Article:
9. 60 million websites are hosted on WordPress.

(Expanded Ramblings)

How many WordPress blogs are there? Getting a grip on the exact number of WordPress-hosted websites isn’t easy. The most often-cited number is 60 million, but the original source of the information is unavailable. This information seems to be at least a year old, so it should be taken with a grain of salt, but it still serves as a reasonable estimate.


10. There are more than 550 million blogs on the internet.

(Hosting Tribunal)

Now let’s get to the point – how many blogs are there? We wish there were an easy answer to this question, but the numbers we found during our research were often extremely broad estimates or plainly unfounded by research. Still, in trying to make a decent assessment, we’ve found that the folks over at the Hosting Tribunal are on the right track.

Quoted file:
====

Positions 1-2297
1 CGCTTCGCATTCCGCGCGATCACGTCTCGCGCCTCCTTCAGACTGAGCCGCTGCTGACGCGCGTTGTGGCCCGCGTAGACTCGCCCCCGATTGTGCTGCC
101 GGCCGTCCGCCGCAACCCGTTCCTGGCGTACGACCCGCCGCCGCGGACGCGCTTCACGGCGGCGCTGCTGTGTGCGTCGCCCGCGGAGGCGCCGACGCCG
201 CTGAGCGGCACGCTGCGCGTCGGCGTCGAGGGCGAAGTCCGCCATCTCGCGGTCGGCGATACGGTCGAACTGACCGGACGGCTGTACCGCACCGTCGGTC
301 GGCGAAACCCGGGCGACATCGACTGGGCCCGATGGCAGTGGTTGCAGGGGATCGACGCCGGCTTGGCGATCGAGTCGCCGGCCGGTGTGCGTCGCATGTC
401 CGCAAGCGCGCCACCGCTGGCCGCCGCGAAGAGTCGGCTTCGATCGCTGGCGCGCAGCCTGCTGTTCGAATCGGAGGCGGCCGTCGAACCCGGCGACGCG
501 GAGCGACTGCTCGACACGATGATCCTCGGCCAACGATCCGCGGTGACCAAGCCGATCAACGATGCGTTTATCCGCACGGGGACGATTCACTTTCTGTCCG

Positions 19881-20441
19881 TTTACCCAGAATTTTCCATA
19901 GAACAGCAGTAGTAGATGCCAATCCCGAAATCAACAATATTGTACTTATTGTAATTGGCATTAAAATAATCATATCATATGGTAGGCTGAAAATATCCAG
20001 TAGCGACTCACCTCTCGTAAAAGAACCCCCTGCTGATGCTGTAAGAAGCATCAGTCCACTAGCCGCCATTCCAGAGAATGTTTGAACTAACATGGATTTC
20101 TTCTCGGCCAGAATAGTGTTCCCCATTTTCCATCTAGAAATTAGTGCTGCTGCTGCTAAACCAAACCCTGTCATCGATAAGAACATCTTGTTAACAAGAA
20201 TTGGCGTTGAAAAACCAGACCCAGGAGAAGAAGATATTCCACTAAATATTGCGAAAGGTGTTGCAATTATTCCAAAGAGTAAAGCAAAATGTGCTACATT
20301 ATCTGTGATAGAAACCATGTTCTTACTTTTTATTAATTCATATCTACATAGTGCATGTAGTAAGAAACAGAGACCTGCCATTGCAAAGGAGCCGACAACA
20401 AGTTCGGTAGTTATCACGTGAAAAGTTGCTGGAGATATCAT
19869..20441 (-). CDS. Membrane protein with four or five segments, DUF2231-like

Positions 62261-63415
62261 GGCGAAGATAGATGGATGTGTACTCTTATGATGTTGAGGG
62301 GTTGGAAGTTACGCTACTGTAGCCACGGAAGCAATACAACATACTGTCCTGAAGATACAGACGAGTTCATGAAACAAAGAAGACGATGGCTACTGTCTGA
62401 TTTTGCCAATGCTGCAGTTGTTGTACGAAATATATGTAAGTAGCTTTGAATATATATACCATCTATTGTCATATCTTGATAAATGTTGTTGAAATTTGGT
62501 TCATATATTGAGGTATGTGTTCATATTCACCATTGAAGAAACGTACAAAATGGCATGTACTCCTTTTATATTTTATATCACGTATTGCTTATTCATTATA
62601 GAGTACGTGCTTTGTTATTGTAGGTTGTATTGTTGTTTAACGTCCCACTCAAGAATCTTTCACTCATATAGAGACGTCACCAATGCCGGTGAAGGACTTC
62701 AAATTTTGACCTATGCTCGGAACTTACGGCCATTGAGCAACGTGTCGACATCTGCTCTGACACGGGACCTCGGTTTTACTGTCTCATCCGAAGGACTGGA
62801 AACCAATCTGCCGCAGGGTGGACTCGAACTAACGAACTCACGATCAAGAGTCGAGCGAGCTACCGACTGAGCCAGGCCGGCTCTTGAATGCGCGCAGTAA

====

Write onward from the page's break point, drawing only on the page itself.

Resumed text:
The latest numbers we have on the cumulative number of Tumblr blogs say there are 488 million active blogs on that website. Estimates for the number of WordPress-hosted blogs come in at around 60 million, while other CMS sites are believed to host around 2.5 million blogs. When we add up this data we reach 550.5 million blogs.

Furthermore, some blog stats show that a third of all websites on the internet are blogs. If we take that into account given that the total number of websites is 1.74 billion, we reach 580 million blogs. So, our most precise estimate would be that there are between 550 and 580 million blogs out there.


11. The number of bloggers in the US is expected to reach 31.7 million in 2020.

(Statista)

English is undoubtedly the global language and, as you’ll see in one of our upcoming stats, the majority of blogs are written in English. Therefore, it’s no surprise that the US is home to a large number of bloggers.